Today, Mexican restaurants are easy to find around the city of Indianapolis. But in the 1960s you would see the emergence of these restaurants and an interest in Latin American cuisine. A 1963 Indianapolis Star article would define a taco as a “Mexican Sandwich.” To clarify, a Mexican sandwich is a torta or lonche. Authentic Mexican food and its ingredients were hard to come by in the 1960s, despite the growing Latino and Hispanic population. In Indianapolis’ downtown eastside barrio there would be the El Nopal Mexican Market at 810 E. North Street, owned by Feliciano and Maria Espinoza, both of Mexican descent. Around this same time in downtown Indianapolis in 1961 Jose Guadalupe Robles Rangel, known as Joe Rangel, would open Joe’s Fine Food at 342 N. Illinois Street. By early accounts, he served standard American diner fare and the “Best Food-Best Coffee On this Corner.”
His customers would later know him by his nickname, Acapulco Joe. In the summer of 1970, he began to serve Mexican food on Tuesday and Wednesday. Long lines formed outside of his 54-seat dining room on those specific days. While he was known as “Acapulco Joe”, he was born in 1922 and raised almost 400 miles east of Acapulco in the Mexican west-central state of Guanajuato. He was unapologetically outspoken, a bit mysterious, and a tireless worker who had a large following of loyal customers. After becoming a U.S. citizen in 1970, Joe changed the menu and Joe’s Fine Food was renamed Acapulco Joe’s. Every day at noon he cranked up the volume and played a 1940s recording of Kate Smith’s “God Bless America.” His menu consisted of mostly Tex-Mex style of Mexican food, a style of Mexican food that is mostly consumed in the United States. By the 1980s he was an Indianapolis institution operating a much-loved downtown Indianapolis Mexican restaurant. In 1982 Indianapolis newspapers would regularly report and create a panic around Joe’s possible permanent closure. This was due to the planned demolition of the building his restaurant occupied. American United Life (AUL) company (now, One America) was growing and needed additional parking spaces. While AUL and area building owners offered financial support, Joe regularly and publicly refused.
In a 1982 Indianapolis News article titled, Acapulco Joe: ‘I Don’t Need Help’, he says:
“Nobody helped me swim across the Rio Grande River. Nobody helped me do my time in prison. Nobody helped me set up my restaurant. I don’t need no help. If they want to help, let me stay here…. I’ve got money and I’ll be all right.”
In April of 1983, months after he finally shut the doors at 342 N. Illinois street and retired, he announced that he was reopening, across the street at 365 N. Illinois Street. This would serve as his next and final location. In 1988 at the age of 66, Jose “Joe” Guadalupe Robles Rangel would pass away. The restaurant that was his namesake would continue to operate as Acapulco Joe’s under a series of different owners and closing in 2019.
While Joe was making a name for himself and Mexican cuisine in downtown Indianapolis, another well-known Indianapolis Mexican restaurant was planting its roots. In 1978, Mrs. Maria Taylor would open El Sol de Tala Restaurant and Market at 2444 E. Washington Street. Previously, the Miami Market existed at this location. Miami Market operated for two years as a Latin American specialty grocery store. Proprietors were Puerto Ricans from Miami, Francisco “Frank” and Axia Poventud.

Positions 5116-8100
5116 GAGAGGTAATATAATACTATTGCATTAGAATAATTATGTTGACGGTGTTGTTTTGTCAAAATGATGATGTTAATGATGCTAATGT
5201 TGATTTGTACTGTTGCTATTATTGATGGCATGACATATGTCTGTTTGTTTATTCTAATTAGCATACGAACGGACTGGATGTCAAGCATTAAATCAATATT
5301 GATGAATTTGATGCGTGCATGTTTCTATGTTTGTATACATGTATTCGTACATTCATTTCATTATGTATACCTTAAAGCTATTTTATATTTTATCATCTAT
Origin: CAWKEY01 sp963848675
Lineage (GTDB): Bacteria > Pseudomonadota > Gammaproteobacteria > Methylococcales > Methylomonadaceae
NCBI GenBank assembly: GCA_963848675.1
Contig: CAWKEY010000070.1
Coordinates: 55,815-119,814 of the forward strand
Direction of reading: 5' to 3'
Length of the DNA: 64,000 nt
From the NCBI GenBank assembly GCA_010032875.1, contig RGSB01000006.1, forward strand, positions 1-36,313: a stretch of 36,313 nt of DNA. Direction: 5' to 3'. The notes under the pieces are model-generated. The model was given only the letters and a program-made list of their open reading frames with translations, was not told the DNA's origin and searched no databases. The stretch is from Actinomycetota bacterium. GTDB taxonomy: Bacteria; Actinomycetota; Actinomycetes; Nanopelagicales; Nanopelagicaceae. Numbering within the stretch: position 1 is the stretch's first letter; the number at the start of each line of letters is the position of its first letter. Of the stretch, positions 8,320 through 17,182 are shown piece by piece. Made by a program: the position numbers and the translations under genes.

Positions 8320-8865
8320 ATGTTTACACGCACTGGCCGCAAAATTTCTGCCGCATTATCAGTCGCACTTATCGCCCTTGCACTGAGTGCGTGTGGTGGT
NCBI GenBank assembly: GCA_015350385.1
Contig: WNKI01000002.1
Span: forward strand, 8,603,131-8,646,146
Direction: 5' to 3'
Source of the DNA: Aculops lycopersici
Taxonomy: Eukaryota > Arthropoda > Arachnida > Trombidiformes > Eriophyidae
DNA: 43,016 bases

After the grand opening of El Sol de Tala, the Indianapolis News food column called “Table Talk” would feature Maria’s restaurant where she stated, “we’re serving Mexican food, the way Mexican people serve it at home,” mentioning she was raised in Brownsville, Texas. Maria’s tenure as owner of El Sol would be short-lived, closing in September of 1979. It would reopen with new owners later that same year. In 1982, Maria would take her Mexican and Tex-Mex culinary expertise to the westside where her dishes were featured on the menu of The Starting Line Restaurant and Lounge at 6331 Crawfordsville Road, adjoined to the Dollar Inn Motel.
Javier Amezcua with a business partner, would revive El Sol de Tala and Market at its original Washington Street location in 1979 and by 1981 he was operating, for a brief time, a second location across from (the now demolished) Market Square Arena in the Arena Hotel at 401 E. Washington Street.
Javier, like El Sol’s original founder Maria, explicitly said that their food was always authentic. Javier, a native of Tala in the state of Jalisco, was often quoted saying he does not serve “phony, Mexican-style dishes” at El Sol. His menu reflected true Mexican food, found in Mexico. El Sol briefly had another location at 86th Street and Ditch Road. He said in a 1999 Indianapolis Star news article that his northside customers, accustomed to Tex-Mex style Mexican food, complained about the menu being inauthentic. Javier stuck to what he knew, further adding “we didn’t have ground beef tacos and chimichangas. You can’t argue with customers. They say the customer’s always right.”
El Sol would open another brief, fourth location in 2003 at Union Station, the year after the opening of the Mexican Consulate in 2002. Javier would fall into a disagreement with a recently acquired business partner who was a majority owner in 2014, forcing it to close, losing the name El Sol de Tala. Shortly thereafter, he briefly rebranded and opened Javier’s Hacienda at 2444 E. Washington Street, only to close again in 2015. Javier Amezcua returned to Mexico and opened an El Sol de Tala Resturante Bar in Tala, Jalisco, Mexico. Javier passed away in Mexico in 2020.
While Joe, Maria and Javier were all of Mexican heritage, their different menu offerings reflected the appreciation and love of their culinary culture. Their long-standing success is evident in being loved by the citizens of Indianapolis.